Some consider them heroes. Others see them as self-seeking traitors. No matter which side of the fence you stand, the courage of whistleblowers is an undeniable truth.
It takes a person of extraordinary character to speak up against wrongdoing for the greater good while going head-to-head with powerful public and private institutions in the process. Long before Edward Snowden came along, many whistleblowers have been helping topple governments, armies, and corporations around the world.
As iconic whistleblowers go, arguably nobody has been able to capture public imagination quite like Deep Throat. The story started in 1972 when five men were arrested for breaking into the headquarters of the Democratic National Convention in Washington DC’s Watergate office complex. The men were caught red-handed wiretapping phones and stealing documents inside the complex. The incident turned into an international scandal that would go down in history as Watergate.
Then-President Richard Nixon denied any involvement or knowledge of the incident, but evidence emerged of his participation in an extensive cover-up. On June 19, 1972, Washington Post journalists Bob Woodward and Carl Bernstein received information from a high-level government official, who eventually earned the moniker 'Deep Throat.' Throughout the 1972 election campaign and beyond, Deep Throat disclosed a steady flow of information exposing Nixon’s knowledge and participation in the scandal. All evidence led back to President Nixon and his staff, resulting in his resignation in August 1974.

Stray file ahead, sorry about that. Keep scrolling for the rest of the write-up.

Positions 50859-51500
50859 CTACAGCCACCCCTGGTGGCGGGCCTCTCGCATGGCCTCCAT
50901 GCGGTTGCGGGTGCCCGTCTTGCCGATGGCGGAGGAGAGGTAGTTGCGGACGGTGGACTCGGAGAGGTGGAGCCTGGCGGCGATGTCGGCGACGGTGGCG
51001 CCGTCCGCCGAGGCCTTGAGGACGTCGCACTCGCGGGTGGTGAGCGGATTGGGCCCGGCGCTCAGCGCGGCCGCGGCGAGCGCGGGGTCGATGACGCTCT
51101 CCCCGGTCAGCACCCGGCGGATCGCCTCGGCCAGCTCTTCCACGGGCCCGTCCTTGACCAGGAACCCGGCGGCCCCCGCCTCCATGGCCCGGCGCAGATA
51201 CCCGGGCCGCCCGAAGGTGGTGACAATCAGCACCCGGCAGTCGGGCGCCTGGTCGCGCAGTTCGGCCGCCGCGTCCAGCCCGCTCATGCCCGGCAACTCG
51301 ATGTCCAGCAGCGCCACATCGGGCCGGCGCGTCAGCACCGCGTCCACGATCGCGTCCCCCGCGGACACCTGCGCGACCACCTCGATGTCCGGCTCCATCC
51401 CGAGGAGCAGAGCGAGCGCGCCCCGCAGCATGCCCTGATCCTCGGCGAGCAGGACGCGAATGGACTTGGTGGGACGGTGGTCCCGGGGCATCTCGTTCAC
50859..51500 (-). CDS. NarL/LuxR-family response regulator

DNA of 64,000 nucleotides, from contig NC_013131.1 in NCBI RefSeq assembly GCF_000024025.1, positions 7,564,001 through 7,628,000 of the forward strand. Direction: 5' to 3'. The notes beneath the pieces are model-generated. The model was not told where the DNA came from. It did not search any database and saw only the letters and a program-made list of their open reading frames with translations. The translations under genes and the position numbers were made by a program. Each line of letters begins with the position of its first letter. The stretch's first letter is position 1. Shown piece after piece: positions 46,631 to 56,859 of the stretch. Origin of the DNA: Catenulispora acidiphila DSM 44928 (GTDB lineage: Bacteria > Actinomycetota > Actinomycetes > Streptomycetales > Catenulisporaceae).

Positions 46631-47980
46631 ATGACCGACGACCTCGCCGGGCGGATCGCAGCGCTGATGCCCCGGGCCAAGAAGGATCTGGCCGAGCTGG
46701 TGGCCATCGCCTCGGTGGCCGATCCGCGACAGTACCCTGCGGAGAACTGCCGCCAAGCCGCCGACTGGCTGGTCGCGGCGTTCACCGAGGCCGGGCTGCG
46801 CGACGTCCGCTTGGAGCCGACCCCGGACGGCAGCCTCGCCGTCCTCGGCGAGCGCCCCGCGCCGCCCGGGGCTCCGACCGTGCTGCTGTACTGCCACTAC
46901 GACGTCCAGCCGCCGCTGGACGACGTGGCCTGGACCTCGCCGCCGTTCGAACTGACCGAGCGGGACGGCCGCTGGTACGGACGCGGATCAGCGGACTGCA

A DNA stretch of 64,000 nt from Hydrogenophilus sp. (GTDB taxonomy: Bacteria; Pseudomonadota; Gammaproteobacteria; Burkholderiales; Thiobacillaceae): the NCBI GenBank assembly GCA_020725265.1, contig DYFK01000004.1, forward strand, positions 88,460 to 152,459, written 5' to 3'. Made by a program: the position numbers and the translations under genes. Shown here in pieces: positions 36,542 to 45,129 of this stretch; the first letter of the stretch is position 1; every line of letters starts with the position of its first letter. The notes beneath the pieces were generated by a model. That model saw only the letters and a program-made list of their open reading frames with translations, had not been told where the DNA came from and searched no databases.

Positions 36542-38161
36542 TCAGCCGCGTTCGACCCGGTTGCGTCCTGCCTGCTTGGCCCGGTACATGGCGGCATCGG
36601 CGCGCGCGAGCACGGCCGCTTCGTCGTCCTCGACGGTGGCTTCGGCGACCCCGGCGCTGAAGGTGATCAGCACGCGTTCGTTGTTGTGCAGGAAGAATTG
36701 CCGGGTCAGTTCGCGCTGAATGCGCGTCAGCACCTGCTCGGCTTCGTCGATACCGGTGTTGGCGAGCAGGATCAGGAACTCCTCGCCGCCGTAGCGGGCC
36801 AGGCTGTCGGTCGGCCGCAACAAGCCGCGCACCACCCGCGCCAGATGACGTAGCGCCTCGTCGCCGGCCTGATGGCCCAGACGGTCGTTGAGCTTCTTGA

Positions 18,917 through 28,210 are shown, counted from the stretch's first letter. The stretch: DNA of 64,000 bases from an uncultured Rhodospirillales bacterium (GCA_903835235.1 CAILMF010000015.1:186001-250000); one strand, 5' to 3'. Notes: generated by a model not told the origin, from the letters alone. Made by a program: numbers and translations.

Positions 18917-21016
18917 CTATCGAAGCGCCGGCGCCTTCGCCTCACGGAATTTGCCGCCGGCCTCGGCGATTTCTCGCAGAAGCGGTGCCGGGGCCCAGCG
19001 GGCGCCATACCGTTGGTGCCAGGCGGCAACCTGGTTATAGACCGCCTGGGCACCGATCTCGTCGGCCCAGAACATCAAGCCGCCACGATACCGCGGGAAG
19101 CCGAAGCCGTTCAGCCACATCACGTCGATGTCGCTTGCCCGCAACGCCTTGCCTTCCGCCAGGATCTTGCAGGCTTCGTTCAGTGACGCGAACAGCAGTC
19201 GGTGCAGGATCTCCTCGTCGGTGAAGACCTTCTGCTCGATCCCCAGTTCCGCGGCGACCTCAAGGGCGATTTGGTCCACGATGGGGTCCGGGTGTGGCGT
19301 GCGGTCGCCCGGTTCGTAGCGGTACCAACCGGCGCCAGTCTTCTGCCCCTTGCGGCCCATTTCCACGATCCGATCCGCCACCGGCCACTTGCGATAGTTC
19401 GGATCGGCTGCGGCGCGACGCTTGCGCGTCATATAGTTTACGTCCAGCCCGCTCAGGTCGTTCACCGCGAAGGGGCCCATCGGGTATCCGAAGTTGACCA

Who was Deep Throat?
Deep Throat’s identity remained a mystery long after Nixon's resignation. In a 2005 Vanity Fair issue, an article finally revealed that Deep Throat was Mark Felt – second-in-command at the FBI during Watergate. After his retirement in 1973, Felt went on to live with his daughter, Joan, keeping a low profile during this time. Curiosities around Deep Throat’s identity peaked particularly with the premiere of the classic film 'All the President’s Men'– but not a whiff still of who it could be.
During this time, Felt suffered a stroke followed by several bouts of serious illnesses. As time went by, his daughter, Joan, persuaded him to go public with his secret, resulting in Felt revealing his identity in the 31st of May 2005 issue of Vanity Fair. Journalists Woodward and Bernstein later confirmed this to be fact.
Mark Felt’s tips gave journalists the leverage needed for a widespread investigation of the White House's activities, significantly speeding up what could have turned into a lengthy trial and justice delayed. The televised trials in 1973 revealed multiple criminal acts such as campaign fraud, political espionage, breaking and entering, and illegal wiretapping. On December 18th 2008, Felt passed away in his sleep after suffering from congestive heart failure.